We've been looking in the wrong place for Lord Lucan

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Today I am bringing you an extract from an extraordinary new book that finally does explain what really happened to Lord Lucan.

Inspector Moletravers of Scotland Yard has devoted the years since he retired to tracking down the noble murderer, and he now thinks that he has solved the mystery once and for all. So here, without further ado, is a taste of the controversial book, which is bound to be read widely in Downing Street, Washington DC and the Middle East: Osama bin Laden and Lord Lucan: One and The Same?

Those who knew Lord Lucan well are very firm on certain aspects of his character. He was a very private man. His wants were few. His habits were simple. He ate the same lunch every day (lamb chops). He smoked moderately. He spent much of his life in a gambling club, where he was employed to lure potential customers with his title. He also tried to murder his wife.

Those who knew Osama bin Laden are very firm about certain aspects of his character. He was a very private man. His wants were few. He smoked moderately. He found it no hardship living in a cave. His religion forbade him pork, so he welcomed the eating of lamb. Like many Muslims, he felt drawn to the casino and the gaming room...

Is there a strange parallel beginning to build up?

I think so.

But how can there possibly be any link between a holder of one of the ancient titles of Britain and a scion of Saudi Arabia?

What possible common history can there be between a man who bashed his nanny to death, and a man who masterminded the twin towers disaster?

Let us take things one at a time. Lord Lucan, as we know, frequented places in London where people gamble. These places are not, on the whole, patronised by English aristocrats. They are, above all else, magnets for rich people from the Middle East who love gambling. Titled people from the Middle East who love gambling. Titled people from the Middle East who love gambling and who are allowed to have more than one wife...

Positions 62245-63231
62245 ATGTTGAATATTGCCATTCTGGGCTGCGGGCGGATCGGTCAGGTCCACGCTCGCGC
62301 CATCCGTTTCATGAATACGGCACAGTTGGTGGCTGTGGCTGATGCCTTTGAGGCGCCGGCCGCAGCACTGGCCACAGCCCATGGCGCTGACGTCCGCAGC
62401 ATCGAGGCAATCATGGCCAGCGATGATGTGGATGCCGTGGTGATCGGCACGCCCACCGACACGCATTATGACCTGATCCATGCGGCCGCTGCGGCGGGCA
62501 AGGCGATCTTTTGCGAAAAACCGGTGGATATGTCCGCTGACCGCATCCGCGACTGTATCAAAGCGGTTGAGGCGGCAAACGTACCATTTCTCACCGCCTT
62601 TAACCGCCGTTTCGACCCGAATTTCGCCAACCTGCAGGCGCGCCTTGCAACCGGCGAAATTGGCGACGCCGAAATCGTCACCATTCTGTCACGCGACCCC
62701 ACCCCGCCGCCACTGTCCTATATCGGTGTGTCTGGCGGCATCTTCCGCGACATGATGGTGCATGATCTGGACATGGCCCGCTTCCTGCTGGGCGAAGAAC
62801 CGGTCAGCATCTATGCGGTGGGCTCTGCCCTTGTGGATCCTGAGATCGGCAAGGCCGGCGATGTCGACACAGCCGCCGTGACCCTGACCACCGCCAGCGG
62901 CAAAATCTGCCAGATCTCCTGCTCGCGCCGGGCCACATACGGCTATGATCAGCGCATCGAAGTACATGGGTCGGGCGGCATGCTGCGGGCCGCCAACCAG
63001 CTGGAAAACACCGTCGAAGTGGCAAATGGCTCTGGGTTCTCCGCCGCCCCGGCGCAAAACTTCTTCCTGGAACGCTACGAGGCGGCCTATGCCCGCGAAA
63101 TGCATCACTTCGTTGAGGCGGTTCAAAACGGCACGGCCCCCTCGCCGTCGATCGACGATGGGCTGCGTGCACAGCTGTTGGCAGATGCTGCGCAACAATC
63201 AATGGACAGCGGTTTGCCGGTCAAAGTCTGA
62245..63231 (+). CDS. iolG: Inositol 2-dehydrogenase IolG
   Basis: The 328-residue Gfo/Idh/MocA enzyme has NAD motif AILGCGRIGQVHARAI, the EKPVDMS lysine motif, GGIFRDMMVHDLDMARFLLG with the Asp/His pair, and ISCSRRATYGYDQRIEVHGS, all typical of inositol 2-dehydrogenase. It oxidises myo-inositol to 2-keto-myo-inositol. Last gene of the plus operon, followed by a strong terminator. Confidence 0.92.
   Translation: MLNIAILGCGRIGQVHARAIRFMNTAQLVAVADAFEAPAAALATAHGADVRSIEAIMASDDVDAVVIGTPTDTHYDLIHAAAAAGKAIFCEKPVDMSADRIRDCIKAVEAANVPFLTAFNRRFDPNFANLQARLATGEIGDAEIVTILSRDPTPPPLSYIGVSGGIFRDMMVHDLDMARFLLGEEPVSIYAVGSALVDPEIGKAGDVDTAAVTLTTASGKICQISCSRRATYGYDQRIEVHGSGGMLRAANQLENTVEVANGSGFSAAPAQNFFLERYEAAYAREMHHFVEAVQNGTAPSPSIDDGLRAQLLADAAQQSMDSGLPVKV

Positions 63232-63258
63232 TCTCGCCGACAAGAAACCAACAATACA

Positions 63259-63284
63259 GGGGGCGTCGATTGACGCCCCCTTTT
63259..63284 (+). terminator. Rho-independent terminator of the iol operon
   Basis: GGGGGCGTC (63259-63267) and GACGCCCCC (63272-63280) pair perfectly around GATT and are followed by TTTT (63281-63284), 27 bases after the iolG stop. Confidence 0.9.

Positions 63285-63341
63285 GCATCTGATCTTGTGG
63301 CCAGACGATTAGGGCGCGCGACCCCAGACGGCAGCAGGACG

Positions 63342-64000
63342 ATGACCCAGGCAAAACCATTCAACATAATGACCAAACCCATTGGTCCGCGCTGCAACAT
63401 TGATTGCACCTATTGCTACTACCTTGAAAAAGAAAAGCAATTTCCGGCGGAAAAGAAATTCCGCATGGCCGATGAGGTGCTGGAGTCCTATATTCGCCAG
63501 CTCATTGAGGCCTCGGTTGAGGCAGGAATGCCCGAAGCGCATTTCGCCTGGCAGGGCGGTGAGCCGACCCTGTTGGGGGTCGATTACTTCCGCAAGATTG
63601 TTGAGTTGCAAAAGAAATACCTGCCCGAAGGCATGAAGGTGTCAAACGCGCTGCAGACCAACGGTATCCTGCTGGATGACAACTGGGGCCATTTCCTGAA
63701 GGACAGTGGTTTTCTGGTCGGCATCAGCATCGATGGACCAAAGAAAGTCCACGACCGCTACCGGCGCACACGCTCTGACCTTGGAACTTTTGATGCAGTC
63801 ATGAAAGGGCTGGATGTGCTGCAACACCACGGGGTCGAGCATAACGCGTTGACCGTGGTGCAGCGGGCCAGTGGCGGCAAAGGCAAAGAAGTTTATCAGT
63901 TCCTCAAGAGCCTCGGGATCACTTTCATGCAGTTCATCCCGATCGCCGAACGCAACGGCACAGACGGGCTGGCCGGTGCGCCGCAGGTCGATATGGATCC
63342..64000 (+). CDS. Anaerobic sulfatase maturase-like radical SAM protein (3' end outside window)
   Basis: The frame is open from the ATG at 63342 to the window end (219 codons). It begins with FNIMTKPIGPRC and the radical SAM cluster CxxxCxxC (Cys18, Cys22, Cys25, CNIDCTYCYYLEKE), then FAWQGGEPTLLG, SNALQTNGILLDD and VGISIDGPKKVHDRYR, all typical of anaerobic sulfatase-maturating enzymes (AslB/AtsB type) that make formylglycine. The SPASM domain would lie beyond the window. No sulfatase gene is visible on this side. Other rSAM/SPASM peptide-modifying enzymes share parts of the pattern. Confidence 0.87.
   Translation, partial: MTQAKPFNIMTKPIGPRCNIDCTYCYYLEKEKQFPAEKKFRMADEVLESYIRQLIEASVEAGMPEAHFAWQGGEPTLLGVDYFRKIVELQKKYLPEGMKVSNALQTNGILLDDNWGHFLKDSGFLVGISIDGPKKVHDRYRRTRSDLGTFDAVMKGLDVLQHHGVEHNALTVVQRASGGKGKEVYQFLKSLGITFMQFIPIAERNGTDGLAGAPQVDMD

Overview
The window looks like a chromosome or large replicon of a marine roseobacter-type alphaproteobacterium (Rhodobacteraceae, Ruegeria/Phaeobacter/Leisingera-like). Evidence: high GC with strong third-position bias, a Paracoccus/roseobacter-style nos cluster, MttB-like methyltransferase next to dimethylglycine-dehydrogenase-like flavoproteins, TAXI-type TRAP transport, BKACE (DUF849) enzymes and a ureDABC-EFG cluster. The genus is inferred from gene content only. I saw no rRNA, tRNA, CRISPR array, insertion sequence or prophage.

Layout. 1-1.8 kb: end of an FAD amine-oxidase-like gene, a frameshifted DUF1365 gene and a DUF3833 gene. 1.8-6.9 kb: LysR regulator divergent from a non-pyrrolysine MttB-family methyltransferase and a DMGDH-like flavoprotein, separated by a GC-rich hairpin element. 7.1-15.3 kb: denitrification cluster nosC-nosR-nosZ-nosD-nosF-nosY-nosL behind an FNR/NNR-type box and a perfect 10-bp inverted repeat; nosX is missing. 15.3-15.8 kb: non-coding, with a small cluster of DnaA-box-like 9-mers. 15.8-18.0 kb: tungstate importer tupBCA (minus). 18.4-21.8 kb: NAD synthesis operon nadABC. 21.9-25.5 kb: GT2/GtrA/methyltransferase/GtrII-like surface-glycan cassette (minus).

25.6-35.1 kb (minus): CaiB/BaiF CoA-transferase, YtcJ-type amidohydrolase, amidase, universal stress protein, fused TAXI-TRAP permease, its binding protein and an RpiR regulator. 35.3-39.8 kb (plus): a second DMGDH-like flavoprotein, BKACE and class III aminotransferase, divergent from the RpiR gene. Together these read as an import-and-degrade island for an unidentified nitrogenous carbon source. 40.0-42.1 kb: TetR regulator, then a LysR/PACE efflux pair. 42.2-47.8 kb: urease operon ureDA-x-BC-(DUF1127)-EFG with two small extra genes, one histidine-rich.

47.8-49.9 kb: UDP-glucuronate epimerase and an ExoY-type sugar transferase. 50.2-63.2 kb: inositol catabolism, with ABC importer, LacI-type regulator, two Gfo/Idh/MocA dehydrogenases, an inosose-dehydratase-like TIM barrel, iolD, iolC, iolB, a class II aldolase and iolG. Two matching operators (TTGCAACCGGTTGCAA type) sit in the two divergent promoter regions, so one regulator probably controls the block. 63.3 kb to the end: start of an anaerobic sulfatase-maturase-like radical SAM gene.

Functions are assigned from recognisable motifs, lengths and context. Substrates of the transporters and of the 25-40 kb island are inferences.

It is reasonable to suppose that Lucan must have mixed widely with rich sheikhs and must have felt on terms with them. Indeed, as he will have met no poor and underprivileged Muslims at all, he must have felt even closer to this enclosed and aristocratic Islamic world than to his own. Is it unreasonable to assume that he took an interest in their religion and their way of life? Might he not have even tried wearing their garments as an exotic exercise?

He would not have been the first British person to be attracted to Arabic costume. Sir Richard Burton. TE Lawrence. Wilson, Keppel and Betty. Tommy Cooper. They all turned to Arab garb, and nobody thought it odd. So we can imagine Lord Lucan bringing home a set of clothing that his moneyed Middle Eastern friends had presented to him. We can imagine him trying them on. We can imagine him looking at himself in the mirror and even letting his mind roam back to his ancestor, Lord Lucan, hero of the Charge of the Light Brigade, which took place, of course, in the Islamic world, in the Near East...

And then came the dreadful night on which his nanny fell dead. Quick! He has to flee! In disguise! But what disguise? Lord Lucan is not the sort of man who keeps disguises hanging in his wardrobe. But wait! What are these flowing robes?

We can imagine, can we not, how easy it would have been for Lucan to drift abroad. Whatever the police were looking for, it would not have been a moustachioed Middle Easterner in full Arab gear. And so Lord Lucan vanishes overseas, disguised as an Arab. He is looking for a new identity. And it is precisely about this time, or a little afterwards, that we first hear of a man called Osama bin Laden who is sworn to wreak revenge on Western society.

Why is he so implacably set on hunting down the forces of the West?

Could it be because they are already hunting him down?

In his former guise as Lord Lucan?

I think it could very well be.

More of this sensational stuff soon from Inspector Moletravers, if we can scrape the money together